redchigh 06-09-2010 09:57 AM

I'm really glad that you're testing your home water supply before you choose fish- it's so much simpler that way.

I set up a livebearer tank before I realised I have soft water...I've regretted it ever since.

Just wanted to mention one thing- cichlid tanks are the farthest thing from 'peaceful'.
Even with lots of hiding places, they will chase each other fairly often. I'm not sure I'd reccomend doing cichlids, since even according to iamntbatman,

Quote:

Originally Posted by imntbatman
I think a 60g is fine for a Jack Dempsey. I wouldn't get more than one as they wouldn't have enough room should they decide to breed or fight (or both). In a 60g, you could probably have a Jack Dempsey and one or two other cichlids like maybe a convict and a salvini. These fish are all very aggressive, but if you buy them young, keep them well-fed and have plenty of decor to break up lines of sight you might be able to keep a group of fish like this long-term without issue. However, every fish is different and this holds especially true for cichlids, so when keeping aggressive fish like this together you need to keep an eye on them and watch for potential problems. You would need some substantial filtration with a tank stocked like that, though, as cichlids are messy fish.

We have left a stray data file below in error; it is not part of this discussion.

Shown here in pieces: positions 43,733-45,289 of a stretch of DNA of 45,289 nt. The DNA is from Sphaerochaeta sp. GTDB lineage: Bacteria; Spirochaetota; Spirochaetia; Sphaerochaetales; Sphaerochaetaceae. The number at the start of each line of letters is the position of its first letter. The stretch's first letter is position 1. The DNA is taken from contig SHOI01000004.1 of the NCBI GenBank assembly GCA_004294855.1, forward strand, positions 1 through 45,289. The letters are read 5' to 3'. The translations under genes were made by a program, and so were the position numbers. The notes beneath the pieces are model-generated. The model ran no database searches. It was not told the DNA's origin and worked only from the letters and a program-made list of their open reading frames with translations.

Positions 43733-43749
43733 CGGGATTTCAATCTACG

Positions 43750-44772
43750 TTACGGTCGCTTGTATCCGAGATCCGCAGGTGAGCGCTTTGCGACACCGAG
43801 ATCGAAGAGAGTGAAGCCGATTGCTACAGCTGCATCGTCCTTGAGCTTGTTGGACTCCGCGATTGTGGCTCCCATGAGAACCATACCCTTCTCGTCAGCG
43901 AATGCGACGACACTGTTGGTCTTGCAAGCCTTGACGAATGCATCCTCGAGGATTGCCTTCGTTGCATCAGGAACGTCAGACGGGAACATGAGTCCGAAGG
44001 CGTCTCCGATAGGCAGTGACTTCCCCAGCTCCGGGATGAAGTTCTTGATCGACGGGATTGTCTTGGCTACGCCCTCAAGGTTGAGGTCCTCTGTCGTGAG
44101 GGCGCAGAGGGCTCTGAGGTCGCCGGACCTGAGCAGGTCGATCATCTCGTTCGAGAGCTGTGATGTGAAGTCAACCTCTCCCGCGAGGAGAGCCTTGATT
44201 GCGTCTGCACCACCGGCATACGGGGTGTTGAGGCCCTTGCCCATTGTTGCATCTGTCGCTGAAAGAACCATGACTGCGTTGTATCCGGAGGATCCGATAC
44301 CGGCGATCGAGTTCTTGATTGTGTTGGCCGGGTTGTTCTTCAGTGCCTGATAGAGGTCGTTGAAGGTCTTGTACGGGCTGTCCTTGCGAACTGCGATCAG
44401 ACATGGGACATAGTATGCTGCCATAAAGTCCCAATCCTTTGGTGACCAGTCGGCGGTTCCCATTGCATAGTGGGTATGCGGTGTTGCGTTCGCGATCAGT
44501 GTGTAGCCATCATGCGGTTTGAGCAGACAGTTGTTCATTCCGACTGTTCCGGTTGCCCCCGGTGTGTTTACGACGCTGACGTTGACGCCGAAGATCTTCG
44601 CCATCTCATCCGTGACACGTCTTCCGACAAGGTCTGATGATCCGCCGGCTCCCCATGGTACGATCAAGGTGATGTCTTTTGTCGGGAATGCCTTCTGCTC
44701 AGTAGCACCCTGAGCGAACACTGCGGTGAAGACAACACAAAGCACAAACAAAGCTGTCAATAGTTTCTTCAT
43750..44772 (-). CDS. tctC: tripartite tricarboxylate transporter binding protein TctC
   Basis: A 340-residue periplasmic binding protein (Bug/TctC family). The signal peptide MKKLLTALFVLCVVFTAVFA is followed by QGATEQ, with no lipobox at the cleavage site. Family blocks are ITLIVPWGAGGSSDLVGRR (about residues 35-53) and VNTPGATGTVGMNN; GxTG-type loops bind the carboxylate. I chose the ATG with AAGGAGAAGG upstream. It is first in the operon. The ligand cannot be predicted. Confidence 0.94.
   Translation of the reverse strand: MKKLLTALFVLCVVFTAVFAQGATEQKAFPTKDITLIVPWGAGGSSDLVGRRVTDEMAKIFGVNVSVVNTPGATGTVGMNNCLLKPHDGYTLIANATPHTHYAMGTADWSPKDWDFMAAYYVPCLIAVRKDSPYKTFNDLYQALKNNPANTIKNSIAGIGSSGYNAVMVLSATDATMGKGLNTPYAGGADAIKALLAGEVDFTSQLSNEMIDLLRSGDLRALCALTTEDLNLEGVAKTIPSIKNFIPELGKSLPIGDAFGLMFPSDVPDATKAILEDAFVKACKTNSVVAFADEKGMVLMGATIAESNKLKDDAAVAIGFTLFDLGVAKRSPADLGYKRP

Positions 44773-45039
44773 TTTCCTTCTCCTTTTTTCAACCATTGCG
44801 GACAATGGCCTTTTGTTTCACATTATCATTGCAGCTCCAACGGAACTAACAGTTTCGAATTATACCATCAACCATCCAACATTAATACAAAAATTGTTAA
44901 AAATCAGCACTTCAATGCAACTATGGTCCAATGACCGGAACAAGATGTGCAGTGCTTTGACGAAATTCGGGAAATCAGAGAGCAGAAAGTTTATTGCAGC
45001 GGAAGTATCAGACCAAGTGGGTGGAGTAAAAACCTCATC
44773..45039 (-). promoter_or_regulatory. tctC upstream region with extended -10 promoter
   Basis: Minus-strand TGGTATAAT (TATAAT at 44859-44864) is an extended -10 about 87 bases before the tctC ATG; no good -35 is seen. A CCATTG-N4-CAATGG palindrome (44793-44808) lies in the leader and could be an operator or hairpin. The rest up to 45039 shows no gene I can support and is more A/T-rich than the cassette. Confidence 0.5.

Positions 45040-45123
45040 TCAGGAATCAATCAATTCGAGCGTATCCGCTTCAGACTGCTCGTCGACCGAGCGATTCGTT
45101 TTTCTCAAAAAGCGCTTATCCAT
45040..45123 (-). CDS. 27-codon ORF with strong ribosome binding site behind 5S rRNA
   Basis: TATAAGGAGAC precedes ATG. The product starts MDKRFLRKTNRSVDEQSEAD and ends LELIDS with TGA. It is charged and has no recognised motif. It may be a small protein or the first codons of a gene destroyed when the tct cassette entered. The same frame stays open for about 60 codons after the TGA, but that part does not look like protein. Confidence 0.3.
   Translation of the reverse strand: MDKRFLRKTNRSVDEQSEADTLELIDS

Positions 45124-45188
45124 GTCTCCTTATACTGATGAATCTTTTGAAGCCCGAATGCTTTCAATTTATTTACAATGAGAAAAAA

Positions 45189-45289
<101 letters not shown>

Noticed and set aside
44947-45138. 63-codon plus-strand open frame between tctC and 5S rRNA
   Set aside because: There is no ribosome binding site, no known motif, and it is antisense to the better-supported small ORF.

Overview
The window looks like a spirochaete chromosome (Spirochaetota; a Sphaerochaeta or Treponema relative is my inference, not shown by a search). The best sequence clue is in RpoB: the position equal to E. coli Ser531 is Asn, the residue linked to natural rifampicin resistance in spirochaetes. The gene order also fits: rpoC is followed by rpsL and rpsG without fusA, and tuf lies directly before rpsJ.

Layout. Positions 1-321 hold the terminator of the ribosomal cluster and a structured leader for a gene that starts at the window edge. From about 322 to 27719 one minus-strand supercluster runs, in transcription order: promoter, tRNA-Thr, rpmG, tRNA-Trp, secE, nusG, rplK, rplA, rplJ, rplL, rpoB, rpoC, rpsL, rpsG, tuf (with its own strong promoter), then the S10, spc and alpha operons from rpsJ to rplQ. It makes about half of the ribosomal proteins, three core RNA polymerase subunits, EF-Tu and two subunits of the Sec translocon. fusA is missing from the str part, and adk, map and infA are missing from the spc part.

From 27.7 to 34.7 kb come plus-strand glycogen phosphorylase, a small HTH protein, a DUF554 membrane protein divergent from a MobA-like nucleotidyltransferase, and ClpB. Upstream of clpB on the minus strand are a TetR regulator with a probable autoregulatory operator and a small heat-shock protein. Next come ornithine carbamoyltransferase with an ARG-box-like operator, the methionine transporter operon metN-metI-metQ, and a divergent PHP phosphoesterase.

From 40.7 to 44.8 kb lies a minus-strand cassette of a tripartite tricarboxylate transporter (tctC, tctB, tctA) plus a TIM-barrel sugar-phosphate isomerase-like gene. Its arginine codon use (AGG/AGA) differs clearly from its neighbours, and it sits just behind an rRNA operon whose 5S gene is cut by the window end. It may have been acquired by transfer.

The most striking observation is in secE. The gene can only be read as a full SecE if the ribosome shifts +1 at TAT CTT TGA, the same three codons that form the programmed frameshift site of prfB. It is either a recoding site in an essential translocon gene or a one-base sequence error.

There are large fish options that are less agressive than tetras... Like a female betta sorority for example- Could throw in some tetras even (as long as they don't nip)

Inga 06-09-2010 03:55 PM

Wow! I don't even want to know for sure what I have into this already and it has only been a few days AND I don't even have any fish yet. ha ha Here is what I have so far as far as tank set up.
http://i619.photobucket.com/albums/t...ishtank002.jpg

I have it set up, sort of. I have to run back to the store to ask questions about this very loud filter. It also seems to be missing something. I have to find out for sure. It works, but it is LOUD. So much for peaceful, quiet fishtanks.

I added rocks, do you think this is enough? I have 2+ inches. 3 inches in some areas. I also bought a large piece of driftwood but that has to soak for awhile before I add it. I think it said for 2 weeks. I also need a heater and thermometer, I forgot about them. Anything else obvious that I am missing, other then fish?

http://i619.photobucket.com/albums/t...ishtank004.jpg

redchigh 06-09-2010 04:30 PM

What kind of sound is it making?

If it's a "growling" noice then you might need to take the filter about- might be something in it.

If it's trickling, then just raise the water level.

Keep in mind woods will typically lower the PH.

Inga 06-09-2010 06:11 PM

Quote:

Originally Posted by redchigh (Post 400775)
What kind of sound is it making?

If it's a "growling" noice then you might need to take the filter about- might be something in it.

If it's trickling, then just raise the water level.

Keep in mind woods will typically lower the PH.

The trickle sound is nice but it is like a fast running creek at this point. It also is vibrating. I will have to work on that a little.

As far as the PH levels... I am not sure what exactly that means. Are there some fish that will do alright with higher PH levels or should I have not gotten the wood? I just thought it would look nice, give the tank a bit more natural feel (if you don't notice all the plastic plants and fake log) and also a good place for algae to grow for a Placo some day in the future.